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Boom in 'Boondocks' Client Papers as Comic Strip Sets Start-Up Record

Magazine article Editor & Publisher

Boom in 'Boondocks' Client Papers as Comic Strip Sets Start-Up Record

Article excerpt

The Boondocks" will enter syndication April 19 with more clients than any other comic in the 29-year history of Universal Press Syndicate.

Aaron McGruder's total of about 160 newspapers surpasses the start-up lists of "Doonesbury" (begun in 1970), "For Better or For Worse" (1979), and "Calvin and Hobbes" (1985).

"To launch in more papers than 'Calvin and Hobbes' is a shock," says the 24- year-old McGruder. "I think Bill Watterson is the best cartoonist who ever lived."

One reason for McGruder's surprise is that he didn't think he would even get syndicated a couple of years ago. As a black cartoonist doing a comic that reflects hip-hop culture and comments candidly on racial matters, McGruder wasn't expecting the mainstream media to welcome him with open arms. Indeed, several major syndicates rejected "The Boondocks." But Universal signed it, as have papers in many big and smaller markets.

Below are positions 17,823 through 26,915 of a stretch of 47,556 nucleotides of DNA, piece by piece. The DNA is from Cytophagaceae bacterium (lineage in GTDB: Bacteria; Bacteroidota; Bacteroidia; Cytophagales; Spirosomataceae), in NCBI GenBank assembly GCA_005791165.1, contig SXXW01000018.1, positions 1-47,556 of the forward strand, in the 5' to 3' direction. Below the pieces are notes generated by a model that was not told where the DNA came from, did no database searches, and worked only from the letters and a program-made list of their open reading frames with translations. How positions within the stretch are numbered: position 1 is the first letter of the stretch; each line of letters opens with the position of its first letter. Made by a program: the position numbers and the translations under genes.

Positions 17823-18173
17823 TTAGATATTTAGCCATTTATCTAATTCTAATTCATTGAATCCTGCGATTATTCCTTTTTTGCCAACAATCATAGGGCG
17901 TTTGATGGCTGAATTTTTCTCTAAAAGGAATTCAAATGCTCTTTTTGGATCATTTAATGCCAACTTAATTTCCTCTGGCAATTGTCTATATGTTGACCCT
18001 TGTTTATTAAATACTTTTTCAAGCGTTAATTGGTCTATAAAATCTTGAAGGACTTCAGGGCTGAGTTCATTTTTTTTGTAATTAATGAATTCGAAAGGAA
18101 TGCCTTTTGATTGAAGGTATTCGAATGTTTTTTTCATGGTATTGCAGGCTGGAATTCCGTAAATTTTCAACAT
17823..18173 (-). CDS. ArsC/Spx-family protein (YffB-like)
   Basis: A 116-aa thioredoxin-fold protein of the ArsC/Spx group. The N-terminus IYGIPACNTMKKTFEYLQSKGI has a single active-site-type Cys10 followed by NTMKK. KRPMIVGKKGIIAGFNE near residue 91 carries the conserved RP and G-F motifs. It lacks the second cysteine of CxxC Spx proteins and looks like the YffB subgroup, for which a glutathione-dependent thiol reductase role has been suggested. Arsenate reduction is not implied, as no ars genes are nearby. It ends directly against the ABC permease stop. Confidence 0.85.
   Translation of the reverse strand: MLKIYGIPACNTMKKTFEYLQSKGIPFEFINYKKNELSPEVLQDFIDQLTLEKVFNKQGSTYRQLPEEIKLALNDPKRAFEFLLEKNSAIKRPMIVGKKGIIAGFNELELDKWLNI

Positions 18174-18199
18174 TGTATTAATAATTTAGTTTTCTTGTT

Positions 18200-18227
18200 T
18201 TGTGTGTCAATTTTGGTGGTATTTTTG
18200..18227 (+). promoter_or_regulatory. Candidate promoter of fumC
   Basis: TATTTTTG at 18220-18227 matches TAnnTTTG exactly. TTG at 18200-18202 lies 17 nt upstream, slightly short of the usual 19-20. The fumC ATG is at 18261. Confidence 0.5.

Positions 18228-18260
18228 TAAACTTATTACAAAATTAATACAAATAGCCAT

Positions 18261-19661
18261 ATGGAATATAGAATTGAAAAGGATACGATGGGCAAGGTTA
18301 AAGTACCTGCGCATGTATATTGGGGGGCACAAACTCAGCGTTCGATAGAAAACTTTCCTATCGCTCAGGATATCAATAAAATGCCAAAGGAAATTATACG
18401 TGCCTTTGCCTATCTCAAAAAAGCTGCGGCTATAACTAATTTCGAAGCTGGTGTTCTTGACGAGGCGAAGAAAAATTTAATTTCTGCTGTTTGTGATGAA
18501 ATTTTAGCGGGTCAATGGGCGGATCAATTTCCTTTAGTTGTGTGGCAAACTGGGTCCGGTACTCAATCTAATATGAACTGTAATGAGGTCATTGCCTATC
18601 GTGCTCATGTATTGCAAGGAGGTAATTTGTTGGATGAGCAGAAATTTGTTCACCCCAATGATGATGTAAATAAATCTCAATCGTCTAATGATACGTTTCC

Lucy Shelton Caswell, for one, isn't surprised. "It's very exciting to see a strip of that quality artistically with writing that strong from someone so young. It's marvelous," says the professor and curator of the Ohio State Cartoon Research Library.

"The art and humor are outstanding," agrees Universal president John McMeel. "It's not a gag strip; it's a strip about life. It's authentic." He adds that Universal likes "cutting-edge" features.

McGruder says Universal didn't try to tone down his strip, and notes: "They've been putting out 'Doonesbury' for almost 30 years. That gives them some experience with controversy."

But McGruder adds that while social and political satire is a crucial component of "The Boondocks," his first goal is to be funny. "If you're not, people will stop reading you and nothing else you say will reach anybody," he observes. McGruder did emphasize that he's trying to do intelligent humor (with some "silliness") rather than sitcom-type humor. …

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